By Green River Preserve
Like most mentor hikes, this one begins with a name game. Each camper goes around, saying their name and their favorite water activity. For some, it is swimming, for others sunbathing, and for others, it is sailing or snorkeling. The back field gradually empties out, with mentor groups leaving for their hikes, heading to Uncle’s Falls or the river or the cave, but this group remains a moment longer. Eventually, Ted, the mentor, sets off, curving past the trailhead of the Bear Trail and then up, past the archery range. Behind him follow the twelve campers assigned to his hike.
Ted is leading a “walkout” hike—a unique, and often more unstructured hike—in which campers set off straight from base camp, without getting bussed to the trailheads of their destinations. He leads the twelve campers through the land just beyond base camp, bushwhacking into the more uncharted territory that makes up so much of the Preserve. The group stops often, and Ted takes the time to explain some of the complexity of the forest’s network, the way the trees communicate with one another to deliver nutrients or how they differ from some of the old growth forests, like the redwoods, found out west.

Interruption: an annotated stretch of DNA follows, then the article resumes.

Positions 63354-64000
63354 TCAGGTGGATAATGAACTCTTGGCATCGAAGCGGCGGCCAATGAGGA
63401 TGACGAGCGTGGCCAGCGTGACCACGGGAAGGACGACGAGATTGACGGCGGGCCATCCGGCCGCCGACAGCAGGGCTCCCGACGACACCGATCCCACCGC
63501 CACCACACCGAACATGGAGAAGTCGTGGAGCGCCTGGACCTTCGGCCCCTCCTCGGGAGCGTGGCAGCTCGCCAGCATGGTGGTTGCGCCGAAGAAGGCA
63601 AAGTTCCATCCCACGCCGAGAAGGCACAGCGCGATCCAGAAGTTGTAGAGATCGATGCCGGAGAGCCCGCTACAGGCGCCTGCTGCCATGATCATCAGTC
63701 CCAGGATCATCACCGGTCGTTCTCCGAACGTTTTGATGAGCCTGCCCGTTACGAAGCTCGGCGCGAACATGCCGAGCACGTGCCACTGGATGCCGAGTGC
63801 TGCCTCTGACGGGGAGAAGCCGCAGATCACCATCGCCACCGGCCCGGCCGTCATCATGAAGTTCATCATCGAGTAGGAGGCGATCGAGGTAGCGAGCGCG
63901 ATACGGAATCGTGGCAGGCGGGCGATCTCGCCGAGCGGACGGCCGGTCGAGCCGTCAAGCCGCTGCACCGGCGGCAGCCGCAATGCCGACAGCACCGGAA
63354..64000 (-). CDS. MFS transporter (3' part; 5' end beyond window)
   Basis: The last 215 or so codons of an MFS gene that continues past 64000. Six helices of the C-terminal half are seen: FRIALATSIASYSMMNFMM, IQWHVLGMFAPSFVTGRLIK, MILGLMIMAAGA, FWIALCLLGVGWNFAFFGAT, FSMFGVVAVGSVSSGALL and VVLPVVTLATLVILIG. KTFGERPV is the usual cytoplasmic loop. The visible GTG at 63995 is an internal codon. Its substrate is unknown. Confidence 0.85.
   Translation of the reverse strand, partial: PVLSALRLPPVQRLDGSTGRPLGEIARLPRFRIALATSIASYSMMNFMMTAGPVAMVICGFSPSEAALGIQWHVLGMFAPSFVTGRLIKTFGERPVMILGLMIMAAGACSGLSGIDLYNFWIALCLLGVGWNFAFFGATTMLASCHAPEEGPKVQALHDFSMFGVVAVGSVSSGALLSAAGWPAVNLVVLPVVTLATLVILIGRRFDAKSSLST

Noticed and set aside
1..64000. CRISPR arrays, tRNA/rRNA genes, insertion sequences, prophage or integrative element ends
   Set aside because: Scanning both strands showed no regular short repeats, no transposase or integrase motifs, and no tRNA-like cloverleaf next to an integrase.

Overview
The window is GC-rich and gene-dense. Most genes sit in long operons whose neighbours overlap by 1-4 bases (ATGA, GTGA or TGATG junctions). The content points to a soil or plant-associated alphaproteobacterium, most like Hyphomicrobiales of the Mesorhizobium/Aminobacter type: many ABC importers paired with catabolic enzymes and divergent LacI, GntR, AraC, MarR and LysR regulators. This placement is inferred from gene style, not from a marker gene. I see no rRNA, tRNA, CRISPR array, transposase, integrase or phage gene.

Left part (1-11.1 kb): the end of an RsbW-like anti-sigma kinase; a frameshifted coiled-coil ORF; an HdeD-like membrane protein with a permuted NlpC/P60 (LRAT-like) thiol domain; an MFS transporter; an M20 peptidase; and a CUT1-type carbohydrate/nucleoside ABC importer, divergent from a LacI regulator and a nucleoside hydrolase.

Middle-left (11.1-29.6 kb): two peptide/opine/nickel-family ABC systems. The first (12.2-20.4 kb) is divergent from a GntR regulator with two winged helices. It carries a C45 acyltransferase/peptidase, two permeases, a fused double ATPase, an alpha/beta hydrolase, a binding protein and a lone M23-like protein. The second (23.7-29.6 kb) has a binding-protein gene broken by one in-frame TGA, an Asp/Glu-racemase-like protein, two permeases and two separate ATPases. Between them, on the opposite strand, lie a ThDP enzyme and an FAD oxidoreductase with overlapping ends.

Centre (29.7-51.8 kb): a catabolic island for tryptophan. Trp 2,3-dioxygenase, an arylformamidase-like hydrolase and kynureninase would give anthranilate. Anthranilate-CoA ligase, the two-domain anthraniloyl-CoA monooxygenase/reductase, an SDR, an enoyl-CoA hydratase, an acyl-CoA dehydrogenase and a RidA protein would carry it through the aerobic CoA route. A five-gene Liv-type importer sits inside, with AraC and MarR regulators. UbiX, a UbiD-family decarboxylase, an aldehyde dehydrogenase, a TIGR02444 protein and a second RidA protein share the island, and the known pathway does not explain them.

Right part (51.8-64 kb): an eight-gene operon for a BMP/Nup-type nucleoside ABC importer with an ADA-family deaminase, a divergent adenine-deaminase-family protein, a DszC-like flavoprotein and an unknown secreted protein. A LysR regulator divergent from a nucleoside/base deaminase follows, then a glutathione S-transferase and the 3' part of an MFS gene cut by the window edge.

Although Ted’s hike does not have a destination or the promise of a particularly grandiose scene at its end, it offers something entirely different than so many of the hikes on the Preserve: the opportunity to explore the beauty of nature in all of its simplicity, without the pressure to move forward or onward. On this hike, we can linger in a space for nearly an hour, playing camouflage and hearing from Ted about the unseen connections linking the forest together, learning to sit in nature without our eyes on something ahead of us. These hikes, in which we willingly get “lost,” force us to see the Preserve as not simply a collection of trails, but as a microcosm of a much greater natural world, where forest life seems at once miraculous, vast, and entirely everyday. Our group is surrounded by little more than towering trees, sparse underbrush, and an uncharacteristically clear blue sky, but this, perhaps, is enough—essential, even—to increase our understanding of and connection with the land in which we have, at least temporarily, made our homes.